Taliban rule in Afghanistan is brutally crushing women’s rights in the country. In August last year, right after capturing Afghanistan, the Talban had imposed restrictions on women’s education, employment, and travel, and had started changing the laws to imprison women inside their homes. To show the world, they took the support of clerics to implement their laws, and then imposed a ban on the women’s government and private sector jobs. To stop the women, the Taliban security forces intimidated women, arrested them, and even kidnapped them.

Khadija Ahmadi, Afghanistan’s women rights worker, said that the Taliban has stopped women from practicing as judges and lawyers in the courts. Prior to the Taliban’s capture of the country, there were around 300 women judges in Afghanistan, and due to the Taliban government, these women had to flee the country.

As per Khadija, the Taliban’s ways are serious as far as women’s social condition and psychological wellbeing is concerned, and the regime wants to establish women as second-class citizens in the country. Particularly, it wants young men and boys to become supremacists and women as objects of use for them and their homes. Because of the restrictions, thousands of families have fled to neighbouring countries like Pakistan, Iran, and Turkey, along with their women.

Pakistan is at the top of the list of countries where a large number of Afghan refugees reached during the last months. Many Afghan students are now studying in Pakistan.



















https://www.lalibre.be/international/asie/2022/12/21/bientot-les-talibans-diront-aux-femmes-quil-est-interdit-de-respirer-S7TA6KCYO5HW5FKTULHEZZDQOY/ (FRANCAIS)

Iran/Afghanistan: Des avocats belges se réunissent pour dénoncer la situation de l’accueil des réfugiés en Belgique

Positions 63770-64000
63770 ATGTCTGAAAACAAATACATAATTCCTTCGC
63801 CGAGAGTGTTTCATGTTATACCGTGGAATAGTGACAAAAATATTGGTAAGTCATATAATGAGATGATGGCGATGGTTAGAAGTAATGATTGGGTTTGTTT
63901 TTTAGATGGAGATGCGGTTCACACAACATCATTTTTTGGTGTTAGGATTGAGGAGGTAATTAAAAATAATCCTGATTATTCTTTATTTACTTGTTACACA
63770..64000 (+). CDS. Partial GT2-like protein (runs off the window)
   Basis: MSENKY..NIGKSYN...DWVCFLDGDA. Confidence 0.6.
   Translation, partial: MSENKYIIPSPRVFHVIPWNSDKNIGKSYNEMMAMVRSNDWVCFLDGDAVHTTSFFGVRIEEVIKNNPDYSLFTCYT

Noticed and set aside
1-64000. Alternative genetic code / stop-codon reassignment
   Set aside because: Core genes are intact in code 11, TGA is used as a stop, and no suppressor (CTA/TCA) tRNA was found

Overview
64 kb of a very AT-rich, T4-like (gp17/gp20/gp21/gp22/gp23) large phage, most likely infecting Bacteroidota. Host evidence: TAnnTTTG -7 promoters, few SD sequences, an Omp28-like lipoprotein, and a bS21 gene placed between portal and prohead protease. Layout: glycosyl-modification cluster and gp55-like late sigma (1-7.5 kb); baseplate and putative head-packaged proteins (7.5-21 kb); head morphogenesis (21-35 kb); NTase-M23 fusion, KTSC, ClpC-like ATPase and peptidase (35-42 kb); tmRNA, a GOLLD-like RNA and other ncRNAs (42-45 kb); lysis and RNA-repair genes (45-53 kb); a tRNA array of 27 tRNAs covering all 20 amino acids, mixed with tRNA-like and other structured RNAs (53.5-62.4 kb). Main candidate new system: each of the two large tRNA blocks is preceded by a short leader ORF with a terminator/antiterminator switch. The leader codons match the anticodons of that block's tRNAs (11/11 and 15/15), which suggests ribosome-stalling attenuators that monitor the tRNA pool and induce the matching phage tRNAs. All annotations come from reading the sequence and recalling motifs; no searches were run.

Les barreaux de Bruxelles, Charleroi, Dinant, Liège-Huy, Luxembourg, Mons, Namur, Tournai et Verviers ont manifesté devant le palais de justice de Bruxelles, lundi, dans le cadre de la journée des droits humains du 10 décembre.

Les avocats ont décidé de se rassembler pour soutenir les avocats iraniens et afghans ainsi que pour dénoncer la situation de l’accueil des réfugiés en Belgique, en particulier ceux originaires de ces deux pays.

Nous sommes face à une situation complètement inédite en droit belge. Nous avons des milliers de personnes qui viennent demander une protection internationale. Nous avons l’obligation de les accueillir et nous ne le faisons pas.” a affirmé le président de l’ONG Avocats sans frontières, Me Patrick Henry.


Les avocats se sont d’abord rassemblés à 12h00 à l’entrée du palais de justice de Bruxelles, où le bâtonnier de l’Ordre français du barreau de Bruxelles, Me Emmanuel Plasschaert et la bâtonnière du barreau de Charleroi, Me Nathalie Monforti se sont exprimés devant un rassemblement d’une centaine de personnes. L’accent était porté sur la situation des avocats, persécutés par les pouvoirs en place en Afghanistan et en Iran.

Les différents barreaux présents à la manifestation ont fait le choix de soutenir les ressortissants afghans, dont ils estiment que la situation ne fait que s’aggraver notamment depuis que les talibans ont repris le pouvoir en août 2021. Et également les ressortissants iraniens, dont ils estiment que les droits humains et libertés fondamentales sont bafoués. “Nous ne l’accepterons jamais et serons toujours du côté des oppressés” a affirmé Me Emmanuel Palschaaerts.

37 avocats emprisonnés en Iran

Me Nathalie Monforti a par la suite mentionné les noms de 37 avocats emprisonnés en Iran “simplement pour avoir exercé leur métier“.










https://www.hrw.org/news/2022/12/13/iran-death-sentences-against-protesters (ENGLISH)










https://iranhr.net/fa/articles/5631/ (FARSI)


The Philippines: Complaint on killings of lawyers, prosecutors, judges filed with UN to hold PH ‘accountable’


A complaint to hold the Philippine government accountable for the attacks and killings of lawyers, prosecutors and judges has been filed before the United Nations (UN).

The complaint was filed by the National Union of Peoples’ Lawyers (NUPL) before the office of UN’s Special Rapporteur on the Independence of Lawyers and Judges Margaret Satterthwaite in Geneva, Switzerland.